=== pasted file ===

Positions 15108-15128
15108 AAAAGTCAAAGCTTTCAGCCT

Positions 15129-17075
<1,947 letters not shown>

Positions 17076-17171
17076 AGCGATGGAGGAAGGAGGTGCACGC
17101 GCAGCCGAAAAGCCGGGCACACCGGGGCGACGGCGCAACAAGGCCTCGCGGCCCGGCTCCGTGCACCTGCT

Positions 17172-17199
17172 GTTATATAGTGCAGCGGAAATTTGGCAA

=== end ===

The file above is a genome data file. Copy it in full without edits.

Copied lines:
Positions 15108-15128
15108 AAAAGTCAAAGCTTTCAGCCT

Positions 15129-17075
<1,947 letters not shown>

Positions 17076-17171
17076 AGCGATGGAGGAAGGAGGTGCACGC
17101 GCAGCCGAAAAGCCGGGCACACCGGGGCGACGGCGCAACAAGGCCTCGCGGCCCGGCTCCGTGCACCTGCT

Positions 17172-17199
17172 GTTATATAGTGCAGCGGAAATTTGGCAA